Mar Vista Animal Medical Center

3850 Grand View Blvd.
Los Angeles, CA 90066



Early infection

We have covered the worm, now let’s cover the dog once he or she becomes infected. As we have said, the migration of the young worm once it enters the dog’s body is a long one: a journey of 5-7 months. In that time, the worm is growing, maturing, and preparing to mate. While all this is happening, nothing is happening to the dog and no one knows an invasion has taken place.


Worms in the Pulmonary Arteries

At this point, the worm has reached its destination: a pulmonary artery. The worm is large and takes up a lot of space in the artery. The dog’s immune system recognizes foreign proteins present and launches an attack but the immune system is designed to work against smaller invaders such as bacteria or viruses. The heartworm is too big to be killed effectively this way and the result is inflammation and thickening in the arteries. Blood flow becomes turbulent and the tendency to form abnormal clots is increased.

If there are many worms, the problem is multiplied. Some arteries may actually be obstructed by the number of worms. This leaves areas of lung unable to receive circulation which means these areas cannot participate in oxygen exchange.

A bunch of heartworms hanging out in the pulmonary artery
(original graphic by


As if that was not bad enough, the real damage comes from worms that have died in place. The dead body of the heartworm breaks apart and is carried through the vasculature of the lung until it lodges somewhere and obstructs blood flow. The arteries that are supposed to form delicate branches, branching tinier and tinier are now blunted and closed off, similar to a tree branch broken off close to the tree trunk. As above, this leaves more areas of lung blocked off and unable to receive blood and participate in oxygen exchange.


All the inflammation generated by the presence of worms as well as the inflammation generated by the areas of lung not receiving proper circulation ultimately translates into scarring in the lung vasculature. Scarring and fibrosis makes it difficult for the heart to pump blood through the lung effectively. There is a point where the heart is not strong enough to pump blood through all the narrowed, stiff damaged capillary beds. Right sided heart failure ensues.


In naturally infected dogs, the number or worms does not correlate to severity of disease, even in dogs of the same size. The main reason for this activity level. The factors that come into play to create severity of disease are: the dog’s activity level (the more active the dog, the fewer worms are needed to create disease), the size of the dog, and the number of worms present. The infected dog that sits around at home may appear relatively normal but once some exercise or even anxiety puts more demand on his heart, symptoms erupt.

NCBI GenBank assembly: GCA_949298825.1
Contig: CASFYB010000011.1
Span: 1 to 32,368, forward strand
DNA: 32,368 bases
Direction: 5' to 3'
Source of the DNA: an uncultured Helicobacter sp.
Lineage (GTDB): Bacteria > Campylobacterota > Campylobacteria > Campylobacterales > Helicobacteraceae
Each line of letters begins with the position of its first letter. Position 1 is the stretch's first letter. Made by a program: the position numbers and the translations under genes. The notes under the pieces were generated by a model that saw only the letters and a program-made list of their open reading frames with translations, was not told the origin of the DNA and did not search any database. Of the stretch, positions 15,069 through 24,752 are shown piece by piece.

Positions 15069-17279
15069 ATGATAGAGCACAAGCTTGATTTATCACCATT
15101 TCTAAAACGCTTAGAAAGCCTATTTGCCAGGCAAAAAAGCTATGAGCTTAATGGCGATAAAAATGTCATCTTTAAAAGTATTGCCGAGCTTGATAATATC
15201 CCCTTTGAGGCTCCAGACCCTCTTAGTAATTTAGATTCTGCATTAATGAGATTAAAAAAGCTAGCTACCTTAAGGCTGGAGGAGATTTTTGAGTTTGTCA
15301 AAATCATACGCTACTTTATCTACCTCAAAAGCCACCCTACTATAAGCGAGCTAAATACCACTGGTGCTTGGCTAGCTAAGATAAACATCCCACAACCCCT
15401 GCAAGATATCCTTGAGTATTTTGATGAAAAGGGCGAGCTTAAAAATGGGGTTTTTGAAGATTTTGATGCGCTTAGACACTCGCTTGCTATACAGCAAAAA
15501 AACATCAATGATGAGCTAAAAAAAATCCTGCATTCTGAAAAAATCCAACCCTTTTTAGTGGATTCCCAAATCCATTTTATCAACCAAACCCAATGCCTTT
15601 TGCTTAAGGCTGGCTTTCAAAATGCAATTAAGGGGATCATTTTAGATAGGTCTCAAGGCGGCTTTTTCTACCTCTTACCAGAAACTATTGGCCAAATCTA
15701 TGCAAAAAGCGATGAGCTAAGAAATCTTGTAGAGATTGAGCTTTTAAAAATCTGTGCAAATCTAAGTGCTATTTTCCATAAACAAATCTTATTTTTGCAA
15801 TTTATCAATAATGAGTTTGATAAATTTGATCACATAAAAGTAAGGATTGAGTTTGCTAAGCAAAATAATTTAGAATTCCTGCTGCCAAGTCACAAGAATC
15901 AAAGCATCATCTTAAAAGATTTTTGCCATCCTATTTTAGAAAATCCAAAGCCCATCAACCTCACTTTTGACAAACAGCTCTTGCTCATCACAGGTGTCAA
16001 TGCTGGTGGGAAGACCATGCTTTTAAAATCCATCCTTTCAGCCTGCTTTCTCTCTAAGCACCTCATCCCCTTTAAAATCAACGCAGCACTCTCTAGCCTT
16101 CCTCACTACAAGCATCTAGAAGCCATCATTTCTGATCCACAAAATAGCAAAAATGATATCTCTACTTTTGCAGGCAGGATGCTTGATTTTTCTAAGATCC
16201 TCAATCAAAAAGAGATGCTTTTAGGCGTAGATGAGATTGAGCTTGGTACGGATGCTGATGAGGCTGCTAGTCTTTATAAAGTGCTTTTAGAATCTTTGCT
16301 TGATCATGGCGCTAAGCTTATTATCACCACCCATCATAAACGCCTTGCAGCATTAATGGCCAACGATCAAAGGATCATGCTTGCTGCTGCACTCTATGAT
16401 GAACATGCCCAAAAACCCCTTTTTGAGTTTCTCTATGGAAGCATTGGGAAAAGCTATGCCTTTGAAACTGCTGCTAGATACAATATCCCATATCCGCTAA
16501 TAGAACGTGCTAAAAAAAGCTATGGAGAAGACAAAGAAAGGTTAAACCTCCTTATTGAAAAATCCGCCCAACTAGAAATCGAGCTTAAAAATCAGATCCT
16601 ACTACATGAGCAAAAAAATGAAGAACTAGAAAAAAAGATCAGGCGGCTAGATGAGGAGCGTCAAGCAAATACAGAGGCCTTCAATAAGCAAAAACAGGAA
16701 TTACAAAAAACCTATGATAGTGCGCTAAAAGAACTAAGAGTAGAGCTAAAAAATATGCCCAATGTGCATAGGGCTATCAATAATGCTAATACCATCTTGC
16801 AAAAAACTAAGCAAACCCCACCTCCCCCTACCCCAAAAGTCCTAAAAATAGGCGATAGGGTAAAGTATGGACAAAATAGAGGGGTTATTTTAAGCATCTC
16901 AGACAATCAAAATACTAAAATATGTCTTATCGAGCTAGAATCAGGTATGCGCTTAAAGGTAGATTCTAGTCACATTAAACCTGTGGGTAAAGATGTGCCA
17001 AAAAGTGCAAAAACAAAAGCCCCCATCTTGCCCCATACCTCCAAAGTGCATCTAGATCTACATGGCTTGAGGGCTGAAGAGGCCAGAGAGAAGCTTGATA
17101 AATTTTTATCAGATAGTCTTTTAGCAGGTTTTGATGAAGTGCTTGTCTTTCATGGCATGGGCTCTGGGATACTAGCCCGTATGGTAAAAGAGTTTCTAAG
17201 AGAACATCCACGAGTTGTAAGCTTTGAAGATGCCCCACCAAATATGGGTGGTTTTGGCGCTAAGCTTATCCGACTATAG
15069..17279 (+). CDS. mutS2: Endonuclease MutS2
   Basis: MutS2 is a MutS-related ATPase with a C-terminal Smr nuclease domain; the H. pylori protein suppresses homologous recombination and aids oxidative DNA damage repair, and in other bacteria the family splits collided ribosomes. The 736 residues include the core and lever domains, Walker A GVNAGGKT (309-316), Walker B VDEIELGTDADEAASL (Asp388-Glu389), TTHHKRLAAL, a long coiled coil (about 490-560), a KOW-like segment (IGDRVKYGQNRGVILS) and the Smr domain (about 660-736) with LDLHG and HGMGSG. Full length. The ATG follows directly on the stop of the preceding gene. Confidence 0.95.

• Coughing
  • Shortness of Breath/Panting
  • Easy tiring/intolerance of exercise
  • Fluid accumulation in the abdomen or chest
  • Nose Bleeds
  • Sudden Death

Obviously, not all of these things necessarily occur in the same dog, nor is there necessarily a progression. An infected dog may have no symptoms at all or may develop any of the signs on the list at any time.

Kennel Cough
(original graphic by


When a dog goes without treatment for heartworm infection, its immune system becomes chronically stimulated. Antibodies, which are not only important tools of the immune system but are inflammatory proteins, are produced in high amounts all the time. These antibodies can cause a lot of trouble by precipitating in the delicate membranes of the eye, blood vessels, joints, and kidney. Antibodies stuck in these areas, call in inflammatory cells and damage these delicate membranes thus setting up tremendous tissue damage and pain. In particular, heartworm infection is a cause of a special type of kidney inflammation called “glomerular disease.” Fortunately, this inflammation and its consequences can frequently be resolved with treatment for heartworm infection.

This depiction of a nephron
shows a glomerulus and blood vessels
(original graphic by


Caval syndrome represents an especially disastrous form of heartworm disease. Here, there are so many worms present (around 100) that the entire right side of the heart is filled with worms and they are backing out into the large veins that feed the right side of the heart. Usually there have been no signs of heart disease prior to the collapse, shock, and red blood cell destruction associated with this syndrome. Death usually occurs within 1 to 2 days and the only effective treatment is to open the dog's jugular vein and physically remove the worms with a special clamp. If enough worms can be removed to re-establish blood flow, the dog may survive.
Heartworm disease is a highly significant problem and must be managed both by dealing with the worms and by dealing with the heart disease.


Heartworm disease is the cat is quite a bit different from heartworm disease in the dog. Cats are so small that only one adult worm could be enough to cause heart failure plus there is much more inflammation involved with the immature worms in the cat. For details on heartworm infection, disease, treatment, and prevention in the cat, click here.
(Photocredit: morgue

Page last updated: 6/1/2017